FRESNO, Calif. (AP) — Federal officials lent a hand to California's drought crisis Tuesday, announcing that $20 million in aid focused on water conservation will be available to California farmers and ranchers who are the hardest hit.
U.S. Department of Agriculture Secretary Tom Vilsack told reporters that this will be the first in a number of announcements to be made regarding drought relief, including one expected Thursday aimed at forestry assistance.
The first round of money, to be given in grants under the Natural Resources Conservation Services Environmental Quality Incentives Program, will be directed at improving irrigation methods, heading off erosion of unplanted fields and creating better ways to water livestock, Vilsack said.
He was joined by California Department of Food and Agriculture Secretary Karen Ross and Rep. Jim Costa, a Fresno Democrat and third-generation farmer. "What we're really talking about right now is a lifeline," Costa said.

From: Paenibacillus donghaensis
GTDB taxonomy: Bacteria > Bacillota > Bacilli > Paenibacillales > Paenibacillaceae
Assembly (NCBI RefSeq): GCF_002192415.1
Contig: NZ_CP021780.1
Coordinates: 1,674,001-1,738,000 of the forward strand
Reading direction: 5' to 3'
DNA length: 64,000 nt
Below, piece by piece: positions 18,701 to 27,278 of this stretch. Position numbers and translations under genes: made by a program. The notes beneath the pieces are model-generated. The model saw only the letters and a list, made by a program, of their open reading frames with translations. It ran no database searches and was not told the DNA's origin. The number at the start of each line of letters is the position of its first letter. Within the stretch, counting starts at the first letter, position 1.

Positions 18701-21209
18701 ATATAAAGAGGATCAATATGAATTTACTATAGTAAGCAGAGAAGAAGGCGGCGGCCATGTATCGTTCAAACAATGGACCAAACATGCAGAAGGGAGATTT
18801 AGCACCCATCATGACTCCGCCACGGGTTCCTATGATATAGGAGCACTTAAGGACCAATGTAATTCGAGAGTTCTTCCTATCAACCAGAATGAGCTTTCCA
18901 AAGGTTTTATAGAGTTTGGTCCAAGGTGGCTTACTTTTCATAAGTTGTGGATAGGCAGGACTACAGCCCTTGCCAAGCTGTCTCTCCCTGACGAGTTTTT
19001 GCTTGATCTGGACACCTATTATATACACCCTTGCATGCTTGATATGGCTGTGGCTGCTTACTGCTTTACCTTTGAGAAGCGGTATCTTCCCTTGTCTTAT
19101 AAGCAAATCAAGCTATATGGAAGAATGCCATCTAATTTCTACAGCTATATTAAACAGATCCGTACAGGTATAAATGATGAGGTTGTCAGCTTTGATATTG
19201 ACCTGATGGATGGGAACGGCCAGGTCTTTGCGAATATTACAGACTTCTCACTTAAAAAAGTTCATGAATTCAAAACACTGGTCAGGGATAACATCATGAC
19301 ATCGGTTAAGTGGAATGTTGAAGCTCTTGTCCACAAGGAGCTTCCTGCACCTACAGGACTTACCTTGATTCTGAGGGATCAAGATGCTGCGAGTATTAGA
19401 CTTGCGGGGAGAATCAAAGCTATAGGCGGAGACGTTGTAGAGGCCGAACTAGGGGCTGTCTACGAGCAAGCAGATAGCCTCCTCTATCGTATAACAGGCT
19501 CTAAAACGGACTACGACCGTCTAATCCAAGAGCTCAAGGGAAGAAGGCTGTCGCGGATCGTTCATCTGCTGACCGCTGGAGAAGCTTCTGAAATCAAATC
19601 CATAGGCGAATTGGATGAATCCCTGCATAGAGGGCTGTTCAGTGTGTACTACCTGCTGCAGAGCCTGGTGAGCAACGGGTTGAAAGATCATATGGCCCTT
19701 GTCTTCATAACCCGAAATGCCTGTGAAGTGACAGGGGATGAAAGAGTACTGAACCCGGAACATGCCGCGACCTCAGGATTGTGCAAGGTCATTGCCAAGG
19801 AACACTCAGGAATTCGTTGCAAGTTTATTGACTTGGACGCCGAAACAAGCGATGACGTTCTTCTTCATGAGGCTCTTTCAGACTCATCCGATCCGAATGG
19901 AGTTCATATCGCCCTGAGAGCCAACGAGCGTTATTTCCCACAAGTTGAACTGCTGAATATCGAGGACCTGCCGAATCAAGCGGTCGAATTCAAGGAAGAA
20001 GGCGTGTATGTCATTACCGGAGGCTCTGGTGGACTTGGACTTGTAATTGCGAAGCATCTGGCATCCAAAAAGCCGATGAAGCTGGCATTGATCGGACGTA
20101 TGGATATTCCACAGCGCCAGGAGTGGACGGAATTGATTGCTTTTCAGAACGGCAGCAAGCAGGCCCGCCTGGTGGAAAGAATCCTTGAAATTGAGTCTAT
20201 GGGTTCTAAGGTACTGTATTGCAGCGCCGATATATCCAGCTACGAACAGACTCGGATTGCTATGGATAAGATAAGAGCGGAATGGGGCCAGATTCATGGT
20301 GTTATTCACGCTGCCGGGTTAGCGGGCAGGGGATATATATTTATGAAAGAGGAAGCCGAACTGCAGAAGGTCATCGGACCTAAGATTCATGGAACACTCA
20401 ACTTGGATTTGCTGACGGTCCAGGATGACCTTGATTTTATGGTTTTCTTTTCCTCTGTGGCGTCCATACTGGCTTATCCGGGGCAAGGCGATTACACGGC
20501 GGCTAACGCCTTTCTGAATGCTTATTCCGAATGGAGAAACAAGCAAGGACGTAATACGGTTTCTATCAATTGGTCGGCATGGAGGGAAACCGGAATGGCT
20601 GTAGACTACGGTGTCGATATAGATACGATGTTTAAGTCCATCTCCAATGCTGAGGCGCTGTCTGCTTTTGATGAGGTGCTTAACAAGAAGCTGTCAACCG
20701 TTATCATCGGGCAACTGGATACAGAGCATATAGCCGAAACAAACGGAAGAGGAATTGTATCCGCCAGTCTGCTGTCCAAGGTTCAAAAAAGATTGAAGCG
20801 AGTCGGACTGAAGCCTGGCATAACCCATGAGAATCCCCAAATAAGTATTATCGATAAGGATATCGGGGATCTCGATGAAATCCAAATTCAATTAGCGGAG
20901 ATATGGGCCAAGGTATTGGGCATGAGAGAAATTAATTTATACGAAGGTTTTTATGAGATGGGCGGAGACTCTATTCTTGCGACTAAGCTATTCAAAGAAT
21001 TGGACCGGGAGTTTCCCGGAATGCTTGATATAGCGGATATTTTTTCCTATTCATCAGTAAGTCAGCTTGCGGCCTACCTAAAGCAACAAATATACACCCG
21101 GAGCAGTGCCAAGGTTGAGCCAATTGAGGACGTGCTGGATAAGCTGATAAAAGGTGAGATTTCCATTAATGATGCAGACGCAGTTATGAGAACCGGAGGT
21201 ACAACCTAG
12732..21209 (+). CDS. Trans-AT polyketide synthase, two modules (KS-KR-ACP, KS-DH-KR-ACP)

California is going through its third-straight dry year. Gov. Jerry Brown has declared a drought emergency, and state officials announced last week that they would not be sending water to California's agricultural customers. U.S. officials are expected in late February to announce that they will allot only a fraction of the federally controlled water that farmers want, if any.
The drought has fanned the flames of long-standing water battles between Republican and Democrat lawmakers, but Costa said this is no time to talk in "tired old" sound bites. "At the end of the day, they don't provide one more drop of water," he said.
Farmers and ranchers can apply by March 3 for the federal money. Priority will be given to farmers whose water allocations have been cut by at least 85 percent.